Gene Keene ends 31 years of theater production in Seattle on December 30, 1980.

  • By David Wilma
  • Posted 8/21/1999
  • Essay 1634
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On December 30, 1980, Gene Keene (1919-1988), founder and director of the Cirque Dinner Theater, ends his 31-year career presenting professional theater in Seattle when he sells his stock in the company.

After several years of financial difficulty, Keene declared, "I'm tired. I want to get out." Bob Nethery and Ed Shelton acquired his interest in the Cirque Dinner Theater, Ltd., along with the interest of Secretary-Treasurer Shirley Capriotti. They presented six more productions before they closed the doors forever on January 1, 1982, and sold off all assets.

The Cirque Playhouse

Keene, an English major at the University of Washington, founded the Cirque as First Central Staging. He and a loyal group of performers remodeled an upstairs auditorium in Broadway Hall, located on Broadway and Madison streets on Capitol Hill, and on January 12, 1950, presented "Springtime for Harry." In 1952, he adopted the name Cirque (French for circus) and moved to 3406 E Union Street in Seattle's Central Area. Under Keene's leadership, the company became "the oldest and longest running professional theater in Seattle." The company specialized in well-known performers starring in well-known musicals and comedies in the 270-seat theater.

On February 16, 1969, Seattle's Cirque Playhouse closed "permanently" after 17 years in the Central Area. Limited parking and an increase in street violence in the neighborhood had cut attendance.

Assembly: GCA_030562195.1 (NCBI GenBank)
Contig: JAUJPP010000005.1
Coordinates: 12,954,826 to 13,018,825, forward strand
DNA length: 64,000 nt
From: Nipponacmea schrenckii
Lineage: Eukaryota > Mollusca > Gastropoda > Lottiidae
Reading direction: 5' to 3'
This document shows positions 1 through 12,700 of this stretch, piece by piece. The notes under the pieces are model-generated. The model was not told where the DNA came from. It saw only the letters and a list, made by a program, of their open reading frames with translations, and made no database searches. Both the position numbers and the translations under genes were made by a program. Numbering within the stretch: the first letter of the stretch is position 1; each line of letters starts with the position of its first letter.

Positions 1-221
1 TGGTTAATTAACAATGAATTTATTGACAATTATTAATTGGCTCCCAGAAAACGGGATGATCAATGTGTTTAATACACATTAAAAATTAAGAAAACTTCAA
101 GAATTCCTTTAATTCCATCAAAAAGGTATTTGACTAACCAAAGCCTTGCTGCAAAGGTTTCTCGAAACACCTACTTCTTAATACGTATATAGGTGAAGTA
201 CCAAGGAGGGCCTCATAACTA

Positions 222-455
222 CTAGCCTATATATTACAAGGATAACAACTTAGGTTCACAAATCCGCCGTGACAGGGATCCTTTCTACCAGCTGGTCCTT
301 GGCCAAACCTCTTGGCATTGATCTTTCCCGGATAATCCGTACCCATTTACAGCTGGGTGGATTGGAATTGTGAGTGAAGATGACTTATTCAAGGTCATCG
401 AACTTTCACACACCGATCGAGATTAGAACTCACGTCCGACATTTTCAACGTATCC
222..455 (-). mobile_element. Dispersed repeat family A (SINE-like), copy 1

The Famous Dinner Theater

After two years of putting on summer shows in Port Townsend and for the Seattle Parks Department with a core of six loyal actors, Keene reopened the Cirque as a weekend dinner theater in the Georgian Room of the Olympic Hotel (4th Avenue and University Street) in March 1971. In 1973, the Cirque moved to a remodeled bowling alley at 131 Taylor Avenue N where it became the only professional dinner theater on the West Coast. By 1975, the Cirque had staged 225 shows featuring actors such as Sterling Holloway, Edward Everett Horton, John Carradine, Mercedes McCambridge, Hans Conreid, Ruta Lee, Eve Arden, Bob Cummings, and Howard Keel.

Teahouse of the August Moon

Keene often acted in his own productions. One of his favorite roles was that of Sakini in "Teahouse of the August Moon," which ran three times. As part of this production, Keene recruited Asian women from Seattle's International District. They created quite a sensation though they had never been on stage before. Keene himself served as the prototype for the character Captain Fisby, which Vern Sneider, author of the novel from which the musical was made, had created after the two men were stationed together on Okinawa during World War II.

"Fiddler on the Roof" also ran at least three different times. Keene found that light comedies and musicals were more successful than dramatic productions. Keene described himself as "a shameless ham" and "the abominable showman."

Keene moved to Seattle with his parents at age 14 and became the first radio major at the University of Washington's School of Communications. After leaving the Cirque, Keene and his wife moved to California, and reportedly then lived in Israel for a time.


Seattle Post-Intelligencer, June 6, 1982, p. E-1; Carole Beers, "Geene Keene and The Cirque," Seattle Times Sunday Magazine, January 12, 1975, pp. 9-10; Ibid., December 16, 1980, p. B-9; Ibid., December 31, 1980, p. F-1; Ibid., March 16, 1982, p. B-1; Ibid., March 22, 1987; John Patrick, "Teahouse of the August Moon" a play adapted from a novel by Vern Sneider (New York: Dramatists Play Service, Inc., 1957; Walt Crowley, Rites of Passage: A Memoir of the Sixties in Seattle (Seattle: University of Washington Press, 1995), 266.

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